Those criminal conviction body counts we read more about these days may therefore not mean a whole lot. I'd rather be told about the progress in combating aggressive behaviors, spreading and mutating like those viruses that slip undetected into your computer.
We need to attack these behaviors through stronger computer tools, which I gather are making their way into the claims payer community.But I wasn't sure I fully understood how computer detection works to combat fraud and abuse, so I asked around.
Fraudsters and abusers typically scam both auto and workers' compensation insurers. They overtreat and overbill. They concentrate on high-margin services such as physical therapy, chiropractic care, expensive testing such as MRIs, and outpatient surgery. Work injuries and auto accidents are good targets because the most frequent kinds of covered injuries use these services.
My conversations led me to suspect that many clinicians knowingly over-treat from time to time. I don't lose sleep over this. What day did you not drive over the speed limit? But maybe one out of 10 clinicians makes it a daily routine. These are the guys we really need to understand.
A veteran orthopedic practice manager shared with me his two decades of experience. "A lot of insurance people," he said, "don't seem to grasp how medical providers behave when they turn abusive. The insurers define the problem of abuse to fit how they want to run their business. Meanwhile the real drivers of excessive costs have remained pretty much untouched."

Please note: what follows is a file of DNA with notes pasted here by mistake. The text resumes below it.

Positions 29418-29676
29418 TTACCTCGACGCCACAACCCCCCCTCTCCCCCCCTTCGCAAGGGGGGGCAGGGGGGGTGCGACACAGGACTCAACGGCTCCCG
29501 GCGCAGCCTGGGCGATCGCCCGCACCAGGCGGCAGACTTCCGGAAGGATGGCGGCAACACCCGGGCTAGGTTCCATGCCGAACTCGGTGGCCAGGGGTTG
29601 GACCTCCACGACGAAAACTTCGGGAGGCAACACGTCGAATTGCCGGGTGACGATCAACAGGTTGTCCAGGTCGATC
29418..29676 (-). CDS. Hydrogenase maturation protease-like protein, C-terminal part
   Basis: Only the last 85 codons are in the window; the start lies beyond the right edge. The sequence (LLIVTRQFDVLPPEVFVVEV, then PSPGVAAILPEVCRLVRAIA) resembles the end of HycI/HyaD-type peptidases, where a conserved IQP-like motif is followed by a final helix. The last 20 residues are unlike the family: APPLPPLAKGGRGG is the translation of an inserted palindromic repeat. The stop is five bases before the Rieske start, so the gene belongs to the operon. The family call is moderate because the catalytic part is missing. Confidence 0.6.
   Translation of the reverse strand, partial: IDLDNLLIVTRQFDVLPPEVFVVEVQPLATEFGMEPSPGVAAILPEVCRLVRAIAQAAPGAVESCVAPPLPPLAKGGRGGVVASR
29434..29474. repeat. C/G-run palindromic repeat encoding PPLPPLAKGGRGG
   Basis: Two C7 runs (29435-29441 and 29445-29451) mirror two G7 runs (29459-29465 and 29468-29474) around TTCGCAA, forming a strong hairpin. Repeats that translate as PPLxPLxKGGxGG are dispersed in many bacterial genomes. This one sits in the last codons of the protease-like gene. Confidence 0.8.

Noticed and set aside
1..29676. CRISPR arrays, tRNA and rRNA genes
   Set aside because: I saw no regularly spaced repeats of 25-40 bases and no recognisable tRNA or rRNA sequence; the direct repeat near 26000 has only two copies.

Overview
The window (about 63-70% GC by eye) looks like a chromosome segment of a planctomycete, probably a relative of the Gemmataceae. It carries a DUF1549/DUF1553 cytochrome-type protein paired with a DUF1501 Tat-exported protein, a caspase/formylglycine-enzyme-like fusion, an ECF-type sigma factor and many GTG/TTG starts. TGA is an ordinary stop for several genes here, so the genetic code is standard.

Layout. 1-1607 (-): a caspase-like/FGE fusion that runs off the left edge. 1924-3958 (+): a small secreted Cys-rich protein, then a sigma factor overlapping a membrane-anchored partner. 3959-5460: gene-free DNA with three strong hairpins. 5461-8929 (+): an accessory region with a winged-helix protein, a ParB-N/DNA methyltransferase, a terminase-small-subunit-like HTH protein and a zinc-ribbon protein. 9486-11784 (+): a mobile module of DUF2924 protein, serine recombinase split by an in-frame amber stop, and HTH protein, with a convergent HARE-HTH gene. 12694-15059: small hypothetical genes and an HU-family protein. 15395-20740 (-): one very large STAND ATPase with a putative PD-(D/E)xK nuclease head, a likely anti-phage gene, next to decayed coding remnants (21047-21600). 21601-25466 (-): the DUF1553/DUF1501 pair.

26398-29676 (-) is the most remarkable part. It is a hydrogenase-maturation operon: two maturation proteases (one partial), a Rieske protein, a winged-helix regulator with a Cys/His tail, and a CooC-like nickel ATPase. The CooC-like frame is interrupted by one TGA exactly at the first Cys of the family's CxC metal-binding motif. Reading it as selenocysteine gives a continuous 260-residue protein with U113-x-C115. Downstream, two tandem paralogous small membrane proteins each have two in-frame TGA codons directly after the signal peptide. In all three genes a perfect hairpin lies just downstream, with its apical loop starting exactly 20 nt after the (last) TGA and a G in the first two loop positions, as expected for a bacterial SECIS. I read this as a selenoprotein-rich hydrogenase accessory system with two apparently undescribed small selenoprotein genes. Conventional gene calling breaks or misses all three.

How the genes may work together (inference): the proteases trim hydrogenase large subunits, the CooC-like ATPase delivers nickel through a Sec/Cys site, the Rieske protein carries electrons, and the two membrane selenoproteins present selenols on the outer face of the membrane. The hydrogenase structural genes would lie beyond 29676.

My informant believes that most orthopedic practices may actually undertreat. Many could bill more and still stay within boundaries of proper conduct. For a very small number of physicians, medicine has turned into (or was from the outset) a fig leaf covering a passion for enrichment. These doctors aggressively invest in physical therapy, MRI and ambulatory surgical centers to which they refer their own patients. They may lard their physician assistants' and administrators' wages with six-digit incentives to maximize revenue.
These guys can get through the conventional defenses of insurers, designed under the spell of what I will call the "peanut butter theory of excessive costs." The idea is that abuse is spread all over. This spread-it-thin review-and-deny method annoys the decent medical provider and gives a heads-up to the bad guy.
Rather than using the peanut butter analogy, I prefer using what I call the "virus theory of excessive medical costs." Under this theory, a large share of excessive costs stem from learned behavior, infecting a small number of providers, and spreading past defenses to other parts of the medical corpus. Providers learn from each other, or from lawyers, how it's done. As they say in medical school, "watch one, do one, teach one."
To combat these viruses the insurers need to go deep into documenting patterns of practice. Medical bill-by-bill analysis won't cut it. The fraudster's Achilles' heel is her or his overconfident, standard pattern of overtreatment, case after case, without any evidence that anyone paid attention to the singularities of each patient. Thus, systematic overtreatment leaves a telltale pattern. Find the pattern!
PETER ROUSMANIERE is a regular columnist for Risk & Insurance®.
January 1, 2005
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